"Single-crystal silicon is faster than us, but we are faster than all the organics and printable silicon circuits reported today," said Vik Pavate, vice president of business development at Kovio. "Most importantly, our printable silicon is fast enough for RFID applications; in fact, the speed of our RFID tags exceeds the specifications for both HF [high-frequency, or 13.56 MHz] and UHF [ultra-high frequency, or 900 MHz] bands."
Silicon ink was the brainchild of Professor Joe Jacobson and his student Colin Bulthaup at the Massachusetts Institute of Technology, who co-founded Kovio when it spun off from MIT in 2001. Besides being speedy enough for easy integration into the existing RFID infrastructure, Kovio's silicon ink is greener than single-crystal silicon chips. Silicon ink uses an additive approach, whereby the only materials consumed go into the makeup of the circuitry. Traditional silicon fabrication uses the opposite, or subtractive, approach, which grows wafer-wide layers of materials, then etches away what is unwanted the way a sculptor chips away at a block of marble: leaving most of the material as waste.
"We are taking an additive approach to making silicon circuits, which is more economical in its both its price and its conservation of resources," Pavate said.
Since with Kovio's process the circuitry is already on a flexible substrate, it can be attached to an RFID tag's antenna by means of roll-to-roll printing equipment instead of with the more expensive pick-and-place semiconductor-chip-handling equipment used to make single-crystal silicon RFID tags.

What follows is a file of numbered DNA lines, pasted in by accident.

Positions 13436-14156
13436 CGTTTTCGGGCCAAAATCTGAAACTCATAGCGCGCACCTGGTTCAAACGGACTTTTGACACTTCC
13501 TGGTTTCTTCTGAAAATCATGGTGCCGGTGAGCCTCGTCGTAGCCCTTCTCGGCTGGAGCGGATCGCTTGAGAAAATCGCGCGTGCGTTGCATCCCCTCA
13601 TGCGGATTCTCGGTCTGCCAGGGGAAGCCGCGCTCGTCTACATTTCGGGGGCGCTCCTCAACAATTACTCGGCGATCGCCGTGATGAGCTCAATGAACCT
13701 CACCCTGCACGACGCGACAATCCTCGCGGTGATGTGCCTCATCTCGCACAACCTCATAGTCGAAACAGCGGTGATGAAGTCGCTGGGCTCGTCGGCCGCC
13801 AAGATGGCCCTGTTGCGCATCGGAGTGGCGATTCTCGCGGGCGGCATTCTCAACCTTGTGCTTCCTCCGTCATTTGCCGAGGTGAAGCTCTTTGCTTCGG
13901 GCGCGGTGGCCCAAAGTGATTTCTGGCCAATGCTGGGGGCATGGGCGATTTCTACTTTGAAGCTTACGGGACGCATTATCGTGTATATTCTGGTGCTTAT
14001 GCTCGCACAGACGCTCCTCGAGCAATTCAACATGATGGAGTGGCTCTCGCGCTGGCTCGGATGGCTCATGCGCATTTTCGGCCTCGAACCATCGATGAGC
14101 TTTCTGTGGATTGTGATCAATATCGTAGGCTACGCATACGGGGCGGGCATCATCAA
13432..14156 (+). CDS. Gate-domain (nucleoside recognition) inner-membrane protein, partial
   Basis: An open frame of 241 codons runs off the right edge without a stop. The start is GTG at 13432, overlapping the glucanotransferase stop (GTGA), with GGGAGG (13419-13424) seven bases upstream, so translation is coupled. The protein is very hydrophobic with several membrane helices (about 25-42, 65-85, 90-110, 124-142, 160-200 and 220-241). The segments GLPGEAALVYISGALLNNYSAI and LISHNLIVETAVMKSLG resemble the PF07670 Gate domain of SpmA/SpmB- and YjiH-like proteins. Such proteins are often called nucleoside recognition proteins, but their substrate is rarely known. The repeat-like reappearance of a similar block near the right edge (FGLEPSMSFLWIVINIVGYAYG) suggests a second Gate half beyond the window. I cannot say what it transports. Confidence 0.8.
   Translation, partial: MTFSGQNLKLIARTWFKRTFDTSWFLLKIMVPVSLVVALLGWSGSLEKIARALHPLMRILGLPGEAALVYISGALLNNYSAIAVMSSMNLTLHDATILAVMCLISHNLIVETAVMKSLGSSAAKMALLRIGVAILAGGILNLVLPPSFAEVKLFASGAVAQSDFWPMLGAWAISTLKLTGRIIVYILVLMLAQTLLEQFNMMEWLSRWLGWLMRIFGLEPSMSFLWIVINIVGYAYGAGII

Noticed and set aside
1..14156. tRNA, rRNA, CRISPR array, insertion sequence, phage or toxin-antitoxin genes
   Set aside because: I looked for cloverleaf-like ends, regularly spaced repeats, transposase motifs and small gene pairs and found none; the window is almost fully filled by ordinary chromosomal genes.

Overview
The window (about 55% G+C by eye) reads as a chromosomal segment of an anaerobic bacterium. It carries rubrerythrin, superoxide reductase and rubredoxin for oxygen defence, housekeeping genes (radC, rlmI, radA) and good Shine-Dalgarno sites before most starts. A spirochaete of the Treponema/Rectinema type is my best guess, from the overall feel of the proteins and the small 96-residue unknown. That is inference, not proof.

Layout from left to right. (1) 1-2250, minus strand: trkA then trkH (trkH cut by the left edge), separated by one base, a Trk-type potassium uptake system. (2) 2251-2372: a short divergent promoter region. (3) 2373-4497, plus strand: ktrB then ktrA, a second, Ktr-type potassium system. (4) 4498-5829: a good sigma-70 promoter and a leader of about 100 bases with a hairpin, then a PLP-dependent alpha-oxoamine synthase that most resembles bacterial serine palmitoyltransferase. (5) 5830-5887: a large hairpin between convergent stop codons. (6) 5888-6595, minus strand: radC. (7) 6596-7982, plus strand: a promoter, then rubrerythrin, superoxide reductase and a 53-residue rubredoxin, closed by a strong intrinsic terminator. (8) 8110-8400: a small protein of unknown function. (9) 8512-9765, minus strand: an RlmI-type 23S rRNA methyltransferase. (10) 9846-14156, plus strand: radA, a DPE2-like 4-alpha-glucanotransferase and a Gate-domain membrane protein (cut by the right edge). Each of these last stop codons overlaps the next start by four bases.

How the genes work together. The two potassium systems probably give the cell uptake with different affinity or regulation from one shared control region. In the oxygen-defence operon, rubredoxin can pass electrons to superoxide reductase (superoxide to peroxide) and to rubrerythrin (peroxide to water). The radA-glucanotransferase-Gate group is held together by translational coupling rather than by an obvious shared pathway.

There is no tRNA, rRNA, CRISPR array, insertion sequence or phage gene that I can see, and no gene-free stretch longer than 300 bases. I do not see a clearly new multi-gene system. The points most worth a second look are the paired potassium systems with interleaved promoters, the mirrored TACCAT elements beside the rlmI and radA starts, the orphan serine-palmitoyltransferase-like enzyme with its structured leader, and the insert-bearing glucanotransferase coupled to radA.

Kovio has filed more than 86 patents and has had about a dozen granted so far, protecting the processes by which it achieves polysilicon transistor performance from its silicon-ink-printed transistors. Kovio is also reserving as trade secrets certain parts of its process, which it believes give it a proprietary advantage and make reverse engineering very difficult for other companies.
So far Kovio has signed as customers Toppan Forms Co. Ltd. (Tokyo), a Japanese business-form printer, and Cubic Transportation Systems, Inc. (San Diego, Calif.), producer of automated fare-collection systems for public transport, both of which have joint development and supply agreements with Kovio.
Kovio employs 31 people, 22 of whom are engineers, and has a dozen investors, ranging from major venture capitalists, such as Kleiner Perkins Caufield & Byers, to industrial giants, such as Panasonic.